Said, Rizal, and learning from history
“Where cruelty and injustice are concerned,” wrote the great Palestinian-American thinker Edward Said, “hopelessness is submission, which I believe is immoral.”
Steeped in the Western tradition, the accomplished pianist and Ivy League-trained academic never lost touch with his roots in the Orient. Throughout much of his youth, Said was primarily a student of Western civilization and Anglo-American ideology, which often portrayed his people through the lens of prejudice and colonial experience.
“All I could do,” Said lamented, “was note it.” Many of his colleagues were “champions of the strong” who showed little interest, never mind sympathy, for the struggles of the Palestinian people.
But the continuous disenfranchisement of the Palestinian people, who went from centuries-old residents of the Levant to refugees and formally occupied peoples in the West Bank and Gaza, gradually stirred in Said’s heart a lifetime devotion to social justice. He became not only a voice for his broadly voiceless people, who even struggled to secure the “permission to narrate” their side of history, but also for the whole postcolonial world, which still lingers in the shadow of the Occident.
In many ways, Said’s heroic journey echoes that of Jose Rizal, another Western-educated polymath who, instead of succumbing to the temptations of imperial ideology, instead devoted his talent and life-energy to the historical vindication of his people.
Said’s monumental book, “Orientalism” (1978), is not only among the most cited academic works, but is also a manifesto of liberation from self-imposed mental slavery across former colonies in Asia, Africa, and Latin America. Deploying his deep familiarity with Western literature and historiography, Said meticulously exposed the stubborn and self-serving Western biases that had colored much of modern academic studies on the so-called “Orient.” He also demonstrated how we, “colored people” across former colonies, tend to see ourselves and each other through the prejudiced perspectives of former Western empires and their modern heirs in mass media and academe, which tend to depict the “Third World” nations as passive, indolent, and decadent children of history who lack full subjectivity.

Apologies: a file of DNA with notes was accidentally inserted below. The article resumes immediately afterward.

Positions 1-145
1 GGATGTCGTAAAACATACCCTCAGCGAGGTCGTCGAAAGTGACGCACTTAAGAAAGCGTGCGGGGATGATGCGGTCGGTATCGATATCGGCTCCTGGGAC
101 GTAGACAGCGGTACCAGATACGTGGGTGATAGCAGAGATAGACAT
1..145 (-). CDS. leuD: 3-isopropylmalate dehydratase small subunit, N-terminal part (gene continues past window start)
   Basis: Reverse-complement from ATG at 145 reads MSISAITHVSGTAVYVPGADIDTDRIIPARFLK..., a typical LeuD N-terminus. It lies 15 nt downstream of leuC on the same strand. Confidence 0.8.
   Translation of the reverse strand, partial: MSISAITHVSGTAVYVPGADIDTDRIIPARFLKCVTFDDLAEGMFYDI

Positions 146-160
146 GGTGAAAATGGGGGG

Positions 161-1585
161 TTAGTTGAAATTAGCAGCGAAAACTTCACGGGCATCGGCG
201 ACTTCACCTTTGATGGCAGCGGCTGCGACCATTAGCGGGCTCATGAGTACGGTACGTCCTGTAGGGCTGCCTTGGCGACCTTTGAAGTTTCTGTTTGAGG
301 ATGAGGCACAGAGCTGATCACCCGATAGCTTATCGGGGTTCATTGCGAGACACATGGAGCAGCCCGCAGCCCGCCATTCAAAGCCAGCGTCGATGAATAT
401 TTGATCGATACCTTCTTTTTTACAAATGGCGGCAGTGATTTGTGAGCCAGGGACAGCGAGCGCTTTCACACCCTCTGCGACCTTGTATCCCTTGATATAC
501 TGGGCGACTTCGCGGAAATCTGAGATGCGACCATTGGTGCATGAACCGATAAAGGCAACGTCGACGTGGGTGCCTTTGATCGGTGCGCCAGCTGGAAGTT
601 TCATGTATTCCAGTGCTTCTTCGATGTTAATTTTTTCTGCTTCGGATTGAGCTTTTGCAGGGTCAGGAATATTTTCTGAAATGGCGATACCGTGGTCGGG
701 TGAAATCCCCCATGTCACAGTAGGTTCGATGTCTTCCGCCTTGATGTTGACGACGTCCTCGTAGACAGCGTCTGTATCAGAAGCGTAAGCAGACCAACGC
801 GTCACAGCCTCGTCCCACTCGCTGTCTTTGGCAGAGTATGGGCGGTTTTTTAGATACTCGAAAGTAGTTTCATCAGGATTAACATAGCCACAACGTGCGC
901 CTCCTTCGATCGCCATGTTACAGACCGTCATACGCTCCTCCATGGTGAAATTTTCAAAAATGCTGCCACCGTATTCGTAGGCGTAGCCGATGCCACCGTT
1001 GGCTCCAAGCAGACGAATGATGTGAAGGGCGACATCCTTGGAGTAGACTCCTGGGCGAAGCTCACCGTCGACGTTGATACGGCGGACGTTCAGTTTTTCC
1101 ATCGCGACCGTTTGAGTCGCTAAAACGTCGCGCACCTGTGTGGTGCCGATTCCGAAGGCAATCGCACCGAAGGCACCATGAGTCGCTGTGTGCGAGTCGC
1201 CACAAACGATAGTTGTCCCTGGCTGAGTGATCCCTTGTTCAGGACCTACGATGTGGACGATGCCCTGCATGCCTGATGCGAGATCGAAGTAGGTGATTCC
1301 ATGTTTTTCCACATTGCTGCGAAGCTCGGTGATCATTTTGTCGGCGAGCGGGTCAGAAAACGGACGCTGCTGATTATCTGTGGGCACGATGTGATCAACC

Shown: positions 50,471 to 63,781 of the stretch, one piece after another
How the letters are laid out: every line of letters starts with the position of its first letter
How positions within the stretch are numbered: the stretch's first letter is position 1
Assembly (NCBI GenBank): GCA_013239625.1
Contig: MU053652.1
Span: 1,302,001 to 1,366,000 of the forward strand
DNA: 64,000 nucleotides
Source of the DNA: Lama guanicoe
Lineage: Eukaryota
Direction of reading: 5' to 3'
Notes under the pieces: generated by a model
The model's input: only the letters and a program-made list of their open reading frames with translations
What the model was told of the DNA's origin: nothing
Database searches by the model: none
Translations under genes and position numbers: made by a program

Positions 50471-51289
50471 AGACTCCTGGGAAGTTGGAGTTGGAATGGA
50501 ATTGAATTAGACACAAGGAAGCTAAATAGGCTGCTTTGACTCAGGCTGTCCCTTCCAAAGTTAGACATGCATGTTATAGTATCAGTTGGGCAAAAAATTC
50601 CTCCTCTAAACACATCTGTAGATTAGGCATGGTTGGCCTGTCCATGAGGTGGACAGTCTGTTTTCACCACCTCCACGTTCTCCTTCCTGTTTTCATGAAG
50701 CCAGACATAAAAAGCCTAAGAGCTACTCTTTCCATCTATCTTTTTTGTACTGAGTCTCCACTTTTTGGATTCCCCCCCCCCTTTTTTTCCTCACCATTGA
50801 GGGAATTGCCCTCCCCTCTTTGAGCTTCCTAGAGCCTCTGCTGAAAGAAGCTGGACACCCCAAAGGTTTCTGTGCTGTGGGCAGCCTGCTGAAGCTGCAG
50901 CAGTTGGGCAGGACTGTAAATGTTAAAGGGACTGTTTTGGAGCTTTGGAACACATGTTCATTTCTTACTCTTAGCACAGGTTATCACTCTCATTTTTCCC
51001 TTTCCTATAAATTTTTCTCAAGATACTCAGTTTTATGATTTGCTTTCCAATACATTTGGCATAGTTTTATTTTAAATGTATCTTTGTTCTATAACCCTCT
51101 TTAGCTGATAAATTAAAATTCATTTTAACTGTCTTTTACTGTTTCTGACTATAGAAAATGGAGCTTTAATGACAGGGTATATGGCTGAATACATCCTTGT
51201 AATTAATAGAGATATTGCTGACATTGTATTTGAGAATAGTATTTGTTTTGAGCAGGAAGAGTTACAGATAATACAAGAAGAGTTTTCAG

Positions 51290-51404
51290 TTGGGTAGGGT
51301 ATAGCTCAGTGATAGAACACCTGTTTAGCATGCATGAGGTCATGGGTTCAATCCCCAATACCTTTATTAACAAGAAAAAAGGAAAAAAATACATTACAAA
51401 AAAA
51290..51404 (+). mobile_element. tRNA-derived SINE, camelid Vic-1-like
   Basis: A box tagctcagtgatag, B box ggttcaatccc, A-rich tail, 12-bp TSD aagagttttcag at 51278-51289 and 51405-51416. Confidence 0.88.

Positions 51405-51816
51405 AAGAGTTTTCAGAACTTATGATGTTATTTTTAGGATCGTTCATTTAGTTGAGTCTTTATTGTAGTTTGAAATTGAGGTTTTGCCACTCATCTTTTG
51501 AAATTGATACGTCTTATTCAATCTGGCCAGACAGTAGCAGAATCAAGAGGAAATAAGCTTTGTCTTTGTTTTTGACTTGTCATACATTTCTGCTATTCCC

Said would transform from a philosopher-critic of the “orientalist” biases embedded in Western institutions of power to a brave, selfless advocate for the rights of his fellow Palestinian people. In the twilight decades of the 20th century, he was not just a celebrity professor in New York’s Columbia University; Said was also actively involved in the thorny and deeply frustrating negotiations to bring a just peace to the Israel-Palestine conflict, painfully captured in his book “The Question of Palestine” (1979).
For instance, Said indirectly contributed to the emergence of the so-called Oslo Accords, which advocated a “two-state solution” and reaffirmed the “right of the Palestinian people to self-determination” based on relevant international regimes, namely the United Nations Security Council Resolutions 242 and 338.
But the devil was in the details of the final agreement, which fell short of Palestinian demands for full and sincere recognition of their historic rights and collective dignity. No wonder then that Said emerged as the chief critic of what he described as the “Palestinian Versailles,” a historical reference to the punitive and ultimately doomed peace negotiations following the end of World War I in Europe.
Beyond his critique of realpolitik diplomacy, Said became an eloquent and charismatic voice for his people, inspiring a whole generation of writers, thinkers, and activists to assert and narrate the history of the Palestinian people against all odds. Thanks to activist-scholars like him, the world has now developed a more nuanced and sympathetic understanding of the profound suffering and unspeakable injustice at the heart of the latest outbreak of tragic violence in the Middle East.
A century earlier, Rizal played a similar role for our country, drawing on Western canons such as Antonio de Morga’s descriptions of precolonial Philippines to build a credible narrative of national dignity and collective consciousness for the Filipino people.
Both Said and Rizal, two celebrated thinkers in the metropoles of their times, realized the value of historical consciousness and accordingly ended mental slavery among their colonized peoples. And yet, it seems the still-occupied brethren of Said have a deeper sense of national history than the ostensibly sovereign heirs of Rizal.
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